by Luke Otley
We arrived as the first support was finishing up. The hall was perhaps two thirds full and the smell currently fresh, yet to be graced with five hundred bodies’ odour; the floor dry, yet to be tarnished by water, lager, blood…
The crowd? As one would expect. A core of adolescents sporting a mixture of bright hair, tattoos, piercings, skinny jeans and short-shorts – spattered by a selection of grizzled veterans, mostly male and over forty, either those that have always had a taste for well performed live music or those that managed to stay up-to-date enough with pop-culture to be genuine fans.
Princess Pavilions, where the event was staged, is not a large venue with capacity at perhaps 600 in the main hall. This proved no restraint for lead vocalist Rou Reynolds, who at one point disappeared offstage eerily cackling “I’m behinnndd you” before shooting his head, like some crazed jack-in-a-box, out of an opening twenty feet up the rear wall. Guitarist Liam Clewlow, in similar creative vein, took advantage of the innocuously positioned boxes that lay directly right of the stage. He clambered skywards, in a possible tribute to King Kong, swinging his guitar around his head like a discus thrower and howling like some injured animal – miraculously never missing a note.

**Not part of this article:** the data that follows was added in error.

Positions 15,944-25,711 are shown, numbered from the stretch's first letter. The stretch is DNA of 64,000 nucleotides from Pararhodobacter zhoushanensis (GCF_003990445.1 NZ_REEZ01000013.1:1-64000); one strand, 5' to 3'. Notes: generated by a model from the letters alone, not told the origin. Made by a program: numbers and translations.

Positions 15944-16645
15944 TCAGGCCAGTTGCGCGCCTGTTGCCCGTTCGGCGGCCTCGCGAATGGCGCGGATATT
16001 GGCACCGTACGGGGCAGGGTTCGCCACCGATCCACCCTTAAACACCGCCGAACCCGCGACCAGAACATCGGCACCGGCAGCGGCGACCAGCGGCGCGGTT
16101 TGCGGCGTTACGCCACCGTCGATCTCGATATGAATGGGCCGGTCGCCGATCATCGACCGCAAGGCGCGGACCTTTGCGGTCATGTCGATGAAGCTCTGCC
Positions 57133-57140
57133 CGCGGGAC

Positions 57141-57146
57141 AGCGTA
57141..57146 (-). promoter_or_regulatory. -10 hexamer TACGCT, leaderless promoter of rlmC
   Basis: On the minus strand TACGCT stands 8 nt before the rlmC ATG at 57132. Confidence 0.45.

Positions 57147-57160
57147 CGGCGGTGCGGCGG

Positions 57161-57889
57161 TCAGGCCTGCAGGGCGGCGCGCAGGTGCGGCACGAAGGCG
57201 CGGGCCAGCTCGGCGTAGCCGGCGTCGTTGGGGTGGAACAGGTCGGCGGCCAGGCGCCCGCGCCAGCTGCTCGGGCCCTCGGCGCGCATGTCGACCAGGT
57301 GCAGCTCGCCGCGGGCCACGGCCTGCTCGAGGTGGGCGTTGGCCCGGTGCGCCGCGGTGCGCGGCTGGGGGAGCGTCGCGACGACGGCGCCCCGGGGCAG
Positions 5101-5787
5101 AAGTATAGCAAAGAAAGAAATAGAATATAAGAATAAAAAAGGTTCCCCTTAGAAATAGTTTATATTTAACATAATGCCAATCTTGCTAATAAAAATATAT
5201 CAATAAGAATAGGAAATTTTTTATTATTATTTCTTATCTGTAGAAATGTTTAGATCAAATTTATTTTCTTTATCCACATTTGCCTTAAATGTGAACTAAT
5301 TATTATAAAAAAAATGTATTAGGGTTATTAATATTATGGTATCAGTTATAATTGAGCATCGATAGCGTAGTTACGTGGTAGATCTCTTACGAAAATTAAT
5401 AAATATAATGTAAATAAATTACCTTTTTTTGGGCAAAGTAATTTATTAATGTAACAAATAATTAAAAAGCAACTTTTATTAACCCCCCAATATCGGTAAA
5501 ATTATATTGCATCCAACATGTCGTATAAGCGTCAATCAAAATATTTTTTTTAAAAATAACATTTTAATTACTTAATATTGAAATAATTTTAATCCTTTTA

Enter Shikari reek of passion. It is a characteristic common among musicians before they make their ‘big break’, but rarely does it survive the crushingly oppressive nature of the music industry. Shikari still roar around the stage like yobbos doing donuts in a car park, full of the same youthful energy that they demonstrated back in ’07. This is, however, layered with a confidence – that instead of making their performances sloppy – has allowed them to push the boundaries of live performance further with every show.
Watching back through some of the clips captured of the gig on Youtube is similar to studying a stained spoon that you had used to cook heroin the night before. The images on a screen are just a shadow of the experience. A severed limb from a giant centipede. But like all signifiers, they produce a memory that invokes emotion. The emotions invoked from seeing Enter Shikari? A raw elation accompanied by enjoyable pain. My glasses were smashed off my stupid face during the second song, so I spent the majority of the gig staring bleary eyed, like some surfaced mole, praying to strobe flickering deities while being jangled around in flesh rapids.
As headphone music, yeah, they’re good. A concoction of hardcore with DnB and dubstep influences has left Shikari as one of the most original bands of the last decade. To get the most out of them though, I would catch them on tour:
You won’t be disappointed.